France publishes its first public reports related to physician payments, several companies pay out millions in settlement fines,  medical affairs professionals discuss their changing role in compliance, and Massachusetts releases a notice regarding the reporting of the same spend information required under the Sunshine Act.

Break out the mortarboard and fire up Pomp and Circumstance, it’s that time of year again. has arrived. There’s nothing quite like watching the graduates cross that stage, receive their diploma and bask in the achievement. Here’s hoping they enjoy the moment before they have to face the harsh realities of the next phase of life. (Remember that moment when we realized that “nap time” in first grade did not include a mat? Welcome to the real world!) With that in mind, we proudly present this week’s graduating class…and this week’s compliance News in Review.

A transfer story from France leads our parade of worthy stories. France has published the first public reports of industry transfers of value (TOVs) to healthcare professionals, as required by the French Sunshine Act. To manipulate this database you’ll need to dust off your old French text book, or quickly invest in a Rosetta Stone course, because there is no option to switch to an English (or any other language for that matter) translation. The company information is all .txt files that are practically impossible to read, but if you know some HCPs in France you’d like to search for, that information is slightly more reader friendly…except for the whole being in French thing. Oh well, the information is there for the linguistic and inquisitive among us. According to the folks at Policy and Medicine, there has been little press coverage of the release of the data.

Don’t get to comfortable with the French Sunshine Act though, it appears there may be a major change coming soon. Recently, the Ministry of Social Affairs of Healthcare issued a draft order that would modify some of the regulations. One modification will simplify the details reported about HCP arrangements. Another will lessen the level to which companies need to protect HCP information. Finally, a change to the schedule initially set up to declare the benefits and the conventions has been proposed.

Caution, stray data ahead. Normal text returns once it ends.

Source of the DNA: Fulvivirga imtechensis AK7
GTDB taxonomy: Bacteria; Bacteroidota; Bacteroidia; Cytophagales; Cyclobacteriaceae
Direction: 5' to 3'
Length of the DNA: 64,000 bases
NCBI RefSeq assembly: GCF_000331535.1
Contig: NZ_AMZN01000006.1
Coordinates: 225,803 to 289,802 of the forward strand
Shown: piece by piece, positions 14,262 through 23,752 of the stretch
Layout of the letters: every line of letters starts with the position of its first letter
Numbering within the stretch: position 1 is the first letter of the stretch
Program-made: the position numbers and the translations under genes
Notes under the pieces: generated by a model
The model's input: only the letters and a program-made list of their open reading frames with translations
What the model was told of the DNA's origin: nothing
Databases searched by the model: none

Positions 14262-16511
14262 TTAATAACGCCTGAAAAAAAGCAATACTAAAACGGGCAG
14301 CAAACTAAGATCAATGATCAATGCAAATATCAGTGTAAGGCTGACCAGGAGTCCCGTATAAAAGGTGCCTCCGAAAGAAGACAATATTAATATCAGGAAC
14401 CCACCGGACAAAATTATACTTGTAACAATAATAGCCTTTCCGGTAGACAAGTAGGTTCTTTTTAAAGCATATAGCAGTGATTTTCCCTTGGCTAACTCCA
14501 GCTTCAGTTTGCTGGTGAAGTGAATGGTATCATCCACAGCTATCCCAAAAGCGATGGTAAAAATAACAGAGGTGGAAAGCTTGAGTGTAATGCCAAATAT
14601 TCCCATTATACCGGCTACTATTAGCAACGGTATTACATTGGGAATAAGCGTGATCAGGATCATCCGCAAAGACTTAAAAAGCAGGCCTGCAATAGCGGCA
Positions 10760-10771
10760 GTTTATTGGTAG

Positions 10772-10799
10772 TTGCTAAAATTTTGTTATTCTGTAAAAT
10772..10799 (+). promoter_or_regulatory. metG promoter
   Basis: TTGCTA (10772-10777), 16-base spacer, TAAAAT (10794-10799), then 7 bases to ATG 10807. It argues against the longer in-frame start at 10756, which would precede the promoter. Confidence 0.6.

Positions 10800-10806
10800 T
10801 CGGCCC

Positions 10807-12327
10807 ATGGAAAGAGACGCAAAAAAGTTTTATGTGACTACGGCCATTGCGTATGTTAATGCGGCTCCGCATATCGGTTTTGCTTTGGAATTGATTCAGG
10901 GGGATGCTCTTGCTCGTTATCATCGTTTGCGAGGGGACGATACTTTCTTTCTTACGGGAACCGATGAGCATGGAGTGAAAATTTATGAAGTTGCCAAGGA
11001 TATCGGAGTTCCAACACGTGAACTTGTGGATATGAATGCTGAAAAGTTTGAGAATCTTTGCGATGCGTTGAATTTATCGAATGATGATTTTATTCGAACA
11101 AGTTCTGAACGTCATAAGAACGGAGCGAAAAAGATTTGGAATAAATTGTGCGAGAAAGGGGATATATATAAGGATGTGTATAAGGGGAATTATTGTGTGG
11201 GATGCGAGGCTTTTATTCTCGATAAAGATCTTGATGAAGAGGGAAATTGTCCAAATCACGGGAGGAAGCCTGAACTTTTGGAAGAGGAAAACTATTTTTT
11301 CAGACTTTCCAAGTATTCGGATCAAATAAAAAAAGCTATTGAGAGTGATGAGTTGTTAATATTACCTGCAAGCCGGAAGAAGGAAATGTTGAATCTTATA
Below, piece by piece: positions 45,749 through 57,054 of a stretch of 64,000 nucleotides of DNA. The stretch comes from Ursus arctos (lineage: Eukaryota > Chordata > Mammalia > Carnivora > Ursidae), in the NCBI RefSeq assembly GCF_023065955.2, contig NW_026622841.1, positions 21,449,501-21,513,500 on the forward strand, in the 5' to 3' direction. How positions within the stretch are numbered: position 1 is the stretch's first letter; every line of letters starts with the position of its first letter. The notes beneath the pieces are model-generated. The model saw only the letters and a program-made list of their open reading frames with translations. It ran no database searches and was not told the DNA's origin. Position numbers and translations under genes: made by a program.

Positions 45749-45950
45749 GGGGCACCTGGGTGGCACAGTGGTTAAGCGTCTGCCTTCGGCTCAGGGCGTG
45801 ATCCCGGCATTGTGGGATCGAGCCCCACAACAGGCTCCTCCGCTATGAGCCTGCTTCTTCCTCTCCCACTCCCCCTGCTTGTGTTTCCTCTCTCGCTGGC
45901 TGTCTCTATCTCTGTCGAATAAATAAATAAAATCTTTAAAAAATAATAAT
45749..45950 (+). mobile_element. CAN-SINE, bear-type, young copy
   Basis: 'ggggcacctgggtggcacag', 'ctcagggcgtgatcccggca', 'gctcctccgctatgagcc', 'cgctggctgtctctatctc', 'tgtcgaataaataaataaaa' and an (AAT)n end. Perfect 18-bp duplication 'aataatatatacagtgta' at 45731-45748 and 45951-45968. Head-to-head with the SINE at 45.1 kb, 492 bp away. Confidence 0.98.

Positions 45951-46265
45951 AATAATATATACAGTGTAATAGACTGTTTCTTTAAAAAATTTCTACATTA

Several industry companies are facing unexpected fees and fines. Medtronic will pay $9.9 million to settle allegations under the False Claims Act. According to the government, the company used a variety of payment schemes to induce physicians to use its pacemakers and defibrillators. The company is alleged to have paid physicians to speak at events to increase referral business, created marketing/business development plans for physicians at no cost, and provided sporting event tickets to physicians.

Boehringer Ingleheim has agreed to pay $650 million to settle 4,000 lawsuits involving the drug, Pradaxa. According to a BI spokesperson, the average payout per settlement will be $162,500. Plaintiffs claim the company didn’t adequately warn patients of the risks associated with use of the blood thinner. The company says the drug’s safety has been repeatedly demonstrated, and the settlement does not change the drug plays in patients’ lives.

GSK has agreed to pay $105 million to 44 states and the District of Columbia to settle claims they illegally promoted two antidepressants and an asthma drug. In the agreement with the states, the company agreed to changes in its incentives to sales people, not use paid physicians to promote products, and to refrain from making deceptive or misleading statements in its advertising.

Chicago is throwing its cap in the ring and has filed suit against five manufacturers of highly addictive painkillers. In a suit similar to one filed by several California counties, Chicago is claiming the companies overstated the benefits and downplayed the risks associated with the use of the pain drugs. The suit says the companies violated laws related to consumer fraud, misleading advertising and false claims. In addition to the civil penalties and punitive damages, the city is seeking to reclaim profits associated with the illegal marketing activity.

As the regulatory landscape changes, medical affairs personnel are becoming more important in conversations with HCPs and more involved with health economic and outcomes research (HEOR). Within these two areas, concerns regarding off-label use of products are becoming a hot issue. Speakers at last week’s World Congress said their companies have evolved their policies on responding to unsolicited requests for off-label information. Compliance issues related to HEOR include the nature of the studies used and whether or not the company is providing payers with balanced information regarding the safety and efficacy of products.

Massachusetts has finally moved the tassel on some of its HCP spend reporting requirements. The state recently released a Notice of Federal Preemption, which stated that the Department of Public Health could not require pharmaceutical and med device companies to report the same spend information that is required by the Sunshine Act.

And with that, we bring this week’s ceremony to a resounding close. We wish all of the graduates out there good luck with whatever life holds for them next. Toss those caps in the air everyone and have a great week! We’ll see you right back here next week.